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Dr. Alma Littles Appointed Chair of FSU's Department of Family Medicine and Rural Health

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Phone: (850) 645-1255
August 2002

TALLAHASSEE, Fla.-An award-winning family physician with roots in rural Gadsden County has been appointed chair of the department of family medicine and rural health at the Florida State University College of Medicine.
Dr. Alma Littles will be responsible for directing the development and implementation of the college's family medicine education program.

"Dr. Littles is a wonderful family physician role model for our students," said Dr. Joseph E. Scherger, dean of the medical school. "She has demonstrated a tremendous degree of dedication to her patients, to her community, to teaching and to the medical profession."

Named Family Doctor of the Year by the Florida Academy of Family Physicians in 1993, Littles had a solo private practice in her hometown of Quincy, Fla., from 1989 to 1994 and went on to serve as medical director for Quincy Family Practice and Quincy Medical Group.

"Having come from one of Florida's most medically underserved, rural communities and returned there to practice, Dr. Littles has a deep, personal understanding of the health-care needs of rural Floridians, making her an ideal leader for a department that will focus heavily on addressing the state's rural health needs," Scherger said.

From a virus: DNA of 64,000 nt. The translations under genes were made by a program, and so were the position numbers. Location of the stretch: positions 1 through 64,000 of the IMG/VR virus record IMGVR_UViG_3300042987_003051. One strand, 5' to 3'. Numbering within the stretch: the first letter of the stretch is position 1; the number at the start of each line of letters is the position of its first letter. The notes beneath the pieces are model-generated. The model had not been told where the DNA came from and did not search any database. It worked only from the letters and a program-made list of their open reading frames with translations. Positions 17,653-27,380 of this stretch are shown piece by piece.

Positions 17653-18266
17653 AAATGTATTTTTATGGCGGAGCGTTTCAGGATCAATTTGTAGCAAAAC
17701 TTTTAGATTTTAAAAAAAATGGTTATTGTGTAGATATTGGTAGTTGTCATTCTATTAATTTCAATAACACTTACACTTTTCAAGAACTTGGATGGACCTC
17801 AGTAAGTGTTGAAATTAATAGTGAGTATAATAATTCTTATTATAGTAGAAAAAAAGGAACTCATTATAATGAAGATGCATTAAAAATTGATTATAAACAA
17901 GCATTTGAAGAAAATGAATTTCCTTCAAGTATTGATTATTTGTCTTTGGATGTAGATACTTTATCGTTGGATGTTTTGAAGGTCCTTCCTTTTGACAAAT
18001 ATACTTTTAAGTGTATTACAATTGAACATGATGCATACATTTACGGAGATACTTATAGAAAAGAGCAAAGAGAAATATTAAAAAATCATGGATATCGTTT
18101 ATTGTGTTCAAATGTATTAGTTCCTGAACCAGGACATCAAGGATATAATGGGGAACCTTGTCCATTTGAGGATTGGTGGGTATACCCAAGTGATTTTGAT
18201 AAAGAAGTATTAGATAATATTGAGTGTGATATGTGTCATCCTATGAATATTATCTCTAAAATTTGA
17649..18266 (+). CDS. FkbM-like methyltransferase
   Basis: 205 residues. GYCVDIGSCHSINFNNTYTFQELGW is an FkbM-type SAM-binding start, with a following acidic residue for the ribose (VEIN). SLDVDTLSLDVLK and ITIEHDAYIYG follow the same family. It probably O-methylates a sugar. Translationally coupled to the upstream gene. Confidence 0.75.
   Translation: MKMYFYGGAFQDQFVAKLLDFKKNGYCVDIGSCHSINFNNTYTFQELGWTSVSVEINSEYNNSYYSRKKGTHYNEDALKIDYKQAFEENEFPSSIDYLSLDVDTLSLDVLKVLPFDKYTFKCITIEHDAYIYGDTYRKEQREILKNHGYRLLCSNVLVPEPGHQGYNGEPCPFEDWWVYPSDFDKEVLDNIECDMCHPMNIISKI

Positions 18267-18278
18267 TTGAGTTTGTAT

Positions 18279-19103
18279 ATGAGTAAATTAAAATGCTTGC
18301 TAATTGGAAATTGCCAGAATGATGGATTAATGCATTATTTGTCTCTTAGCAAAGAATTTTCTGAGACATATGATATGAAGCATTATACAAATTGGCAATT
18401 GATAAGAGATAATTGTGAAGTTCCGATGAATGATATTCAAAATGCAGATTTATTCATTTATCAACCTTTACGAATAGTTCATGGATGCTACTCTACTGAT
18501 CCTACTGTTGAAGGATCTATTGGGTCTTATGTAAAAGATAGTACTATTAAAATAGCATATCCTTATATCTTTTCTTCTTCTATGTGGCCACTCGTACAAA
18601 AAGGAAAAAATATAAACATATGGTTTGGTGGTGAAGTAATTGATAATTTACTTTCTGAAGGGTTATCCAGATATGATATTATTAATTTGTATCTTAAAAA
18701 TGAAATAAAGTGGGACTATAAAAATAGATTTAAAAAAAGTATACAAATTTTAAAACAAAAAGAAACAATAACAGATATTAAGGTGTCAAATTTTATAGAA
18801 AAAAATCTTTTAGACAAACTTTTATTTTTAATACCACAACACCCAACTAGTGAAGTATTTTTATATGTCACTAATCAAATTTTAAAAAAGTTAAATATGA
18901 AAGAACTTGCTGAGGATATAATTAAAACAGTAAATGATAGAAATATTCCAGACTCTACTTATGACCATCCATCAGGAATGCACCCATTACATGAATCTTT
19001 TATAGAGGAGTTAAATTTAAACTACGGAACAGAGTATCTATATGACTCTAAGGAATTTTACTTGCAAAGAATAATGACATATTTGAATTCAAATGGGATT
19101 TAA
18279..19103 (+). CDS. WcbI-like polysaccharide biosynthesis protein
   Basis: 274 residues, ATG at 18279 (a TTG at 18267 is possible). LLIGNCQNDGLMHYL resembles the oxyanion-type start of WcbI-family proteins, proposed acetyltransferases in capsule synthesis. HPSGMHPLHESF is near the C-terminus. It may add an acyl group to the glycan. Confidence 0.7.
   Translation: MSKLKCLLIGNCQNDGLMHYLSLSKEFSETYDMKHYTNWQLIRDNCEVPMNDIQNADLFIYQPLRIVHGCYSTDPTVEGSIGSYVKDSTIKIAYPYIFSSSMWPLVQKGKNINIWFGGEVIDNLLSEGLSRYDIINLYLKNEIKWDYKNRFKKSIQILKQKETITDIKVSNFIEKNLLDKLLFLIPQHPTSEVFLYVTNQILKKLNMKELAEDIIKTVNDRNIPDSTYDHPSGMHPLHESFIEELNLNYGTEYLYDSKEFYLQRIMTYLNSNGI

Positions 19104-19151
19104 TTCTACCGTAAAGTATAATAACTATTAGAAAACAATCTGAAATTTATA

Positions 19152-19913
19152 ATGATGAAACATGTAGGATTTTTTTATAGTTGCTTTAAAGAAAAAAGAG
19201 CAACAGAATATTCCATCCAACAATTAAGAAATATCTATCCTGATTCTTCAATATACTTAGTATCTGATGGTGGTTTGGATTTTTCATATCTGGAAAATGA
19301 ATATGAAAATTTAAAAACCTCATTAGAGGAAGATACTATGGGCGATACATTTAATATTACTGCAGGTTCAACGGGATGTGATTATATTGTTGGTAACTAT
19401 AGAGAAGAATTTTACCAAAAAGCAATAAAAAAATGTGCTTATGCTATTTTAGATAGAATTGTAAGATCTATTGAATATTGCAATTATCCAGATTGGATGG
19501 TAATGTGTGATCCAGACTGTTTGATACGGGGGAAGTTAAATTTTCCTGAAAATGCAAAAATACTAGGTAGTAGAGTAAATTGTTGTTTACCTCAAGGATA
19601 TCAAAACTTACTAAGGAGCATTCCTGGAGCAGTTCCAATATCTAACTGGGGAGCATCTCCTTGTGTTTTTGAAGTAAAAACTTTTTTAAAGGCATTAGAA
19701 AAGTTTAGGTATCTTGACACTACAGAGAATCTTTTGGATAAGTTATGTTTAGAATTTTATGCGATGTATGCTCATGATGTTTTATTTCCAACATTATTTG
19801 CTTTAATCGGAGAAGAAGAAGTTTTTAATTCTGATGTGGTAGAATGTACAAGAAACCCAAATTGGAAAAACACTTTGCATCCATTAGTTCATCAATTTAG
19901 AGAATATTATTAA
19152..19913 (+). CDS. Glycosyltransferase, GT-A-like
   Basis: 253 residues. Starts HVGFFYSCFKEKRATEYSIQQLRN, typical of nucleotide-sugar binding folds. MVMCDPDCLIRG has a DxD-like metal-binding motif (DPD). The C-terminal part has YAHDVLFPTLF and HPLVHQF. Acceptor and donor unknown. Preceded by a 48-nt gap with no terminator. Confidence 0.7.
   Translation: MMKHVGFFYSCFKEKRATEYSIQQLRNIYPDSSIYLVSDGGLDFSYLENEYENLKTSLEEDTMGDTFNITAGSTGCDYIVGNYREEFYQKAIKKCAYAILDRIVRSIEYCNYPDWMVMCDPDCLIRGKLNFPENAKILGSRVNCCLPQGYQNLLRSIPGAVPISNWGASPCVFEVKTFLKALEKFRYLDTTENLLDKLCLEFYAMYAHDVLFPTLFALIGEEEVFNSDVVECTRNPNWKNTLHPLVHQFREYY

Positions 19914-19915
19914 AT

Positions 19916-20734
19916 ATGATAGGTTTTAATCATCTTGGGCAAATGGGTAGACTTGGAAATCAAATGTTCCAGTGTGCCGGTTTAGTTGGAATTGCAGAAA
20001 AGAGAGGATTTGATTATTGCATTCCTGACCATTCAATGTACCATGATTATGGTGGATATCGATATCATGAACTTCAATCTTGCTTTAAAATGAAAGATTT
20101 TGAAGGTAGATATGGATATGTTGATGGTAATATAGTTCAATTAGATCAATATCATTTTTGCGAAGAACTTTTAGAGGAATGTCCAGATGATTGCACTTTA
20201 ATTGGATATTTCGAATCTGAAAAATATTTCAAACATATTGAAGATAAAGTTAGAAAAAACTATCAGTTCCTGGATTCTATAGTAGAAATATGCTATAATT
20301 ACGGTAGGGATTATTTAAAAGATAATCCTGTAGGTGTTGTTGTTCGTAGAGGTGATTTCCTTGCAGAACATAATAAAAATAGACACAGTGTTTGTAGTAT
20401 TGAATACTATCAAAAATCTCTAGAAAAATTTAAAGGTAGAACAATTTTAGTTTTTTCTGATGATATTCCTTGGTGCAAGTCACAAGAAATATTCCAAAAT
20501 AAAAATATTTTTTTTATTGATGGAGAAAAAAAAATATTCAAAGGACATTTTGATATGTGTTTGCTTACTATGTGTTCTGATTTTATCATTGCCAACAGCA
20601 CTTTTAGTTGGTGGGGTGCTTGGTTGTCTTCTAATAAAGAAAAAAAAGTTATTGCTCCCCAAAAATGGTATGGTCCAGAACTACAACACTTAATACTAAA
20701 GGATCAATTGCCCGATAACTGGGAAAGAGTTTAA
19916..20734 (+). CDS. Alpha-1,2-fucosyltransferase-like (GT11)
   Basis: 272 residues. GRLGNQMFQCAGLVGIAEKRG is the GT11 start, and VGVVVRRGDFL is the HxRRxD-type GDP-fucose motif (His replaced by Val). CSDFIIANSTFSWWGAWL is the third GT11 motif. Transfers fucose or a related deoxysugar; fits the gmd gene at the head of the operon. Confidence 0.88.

Littles comes to FSU from Tallahassee Memorial Healthcare, where she had served as director of the Family Practice Residency Program since 1999 and had been a member of the faculty since 1996.

Board certified in family practice, Littles has held a number of leadership positions in both the Florida Academy of Family Physicians and the American Academy of Family Physicians and served as president of the Capital Medical Society in 1996.

"I'm excited about the opportunity to become involved in the building of a medical school from the ground up, especially one whose primary mission is to train primary care physicians who will be equipped to practice in rural areas," Littles said. "Based on my own experiences, I believe this school will be a large part of the answer to improving access to care for the citizens of rural North Florida and other areas of the state in need of primary care doctors."

With the appointment of Dr. Littles, the medical school now has 54 full-time and 104 part-time faculty.